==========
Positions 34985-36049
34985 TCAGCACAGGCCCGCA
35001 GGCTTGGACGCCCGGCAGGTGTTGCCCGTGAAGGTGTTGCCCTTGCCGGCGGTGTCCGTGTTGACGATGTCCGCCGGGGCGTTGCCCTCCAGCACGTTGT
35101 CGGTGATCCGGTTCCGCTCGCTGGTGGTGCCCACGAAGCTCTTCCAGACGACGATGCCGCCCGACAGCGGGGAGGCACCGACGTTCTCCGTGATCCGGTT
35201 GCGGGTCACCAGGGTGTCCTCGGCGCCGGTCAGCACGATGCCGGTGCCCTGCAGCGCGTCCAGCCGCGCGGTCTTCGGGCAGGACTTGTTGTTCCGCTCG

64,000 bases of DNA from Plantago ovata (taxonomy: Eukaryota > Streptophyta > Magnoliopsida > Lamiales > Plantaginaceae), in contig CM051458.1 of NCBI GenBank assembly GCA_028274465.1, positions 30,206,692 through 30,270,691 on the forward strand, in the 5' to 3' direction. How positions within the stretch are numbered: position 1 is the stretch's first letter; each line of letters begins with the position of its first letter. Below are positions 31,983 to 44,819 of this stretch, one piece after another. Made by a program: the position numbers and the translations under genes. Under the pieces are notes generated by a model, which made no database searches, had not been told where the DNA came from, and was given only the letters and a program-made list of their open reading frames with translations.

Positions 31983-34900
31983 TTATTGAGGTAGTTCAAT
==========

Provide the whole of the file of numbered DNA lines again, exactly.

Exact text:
Positions 34985-36049
34985 TCAGCACAGGCCCGCA
35001 GGCTTGGACGCCCGGCAGGTGTTGCCCGTGAAGGTGTTGCCCTTGCCGGCGGTGTCCGTGTTGACGATGTCCGCCGGGGCGTTGCCCTCCAGCACGTTGT
35101 CGGTGATCCGGTTCCGCTCGCTGGTGGTGCCCACGAAGCTCTTCCAGACGACGATGCCGCCCGACAGCGGGGAGGCACCGACGTTCTCCGTGATCCGGTT
35201 GCGGGTCACCAGGGTGTCCTCGGCGCCGGTCAGCACGATGCCGGTGCCCTGCAGCGCGTCCAGCCGCGCGGTCTTCGGGCAGGACTTGTTGTTCCGCTCG

64,000 bases of DNA from Plantago ovata (taxonomy: Eukaryota > Streptophyta > Magnoliopsida > Lamiales > Plantaginaceae), in contig CM051458.1 of NCBI GenBank assembly GCA_028274465.1, positions 30,206,692 through 30,270,691 on the forward strand, in the 5' to 3' direction. How positions within the stretch are numbered: position 1 is the stretch's first letter; each line of letters begins with the position of its first letter. Below are positions 31,983 to 44,819 of this stretch, one piece after another. Made by a program: the position numbers and the translations under genes. Under the pieces are notes generated by a model, which made no database searches, had not been told where the DNA came from, and was given only the letters and a program-made list of their open reading frames with translations.

Positions 31983-34900
31983 TTATTGAGGTAGTTCAAT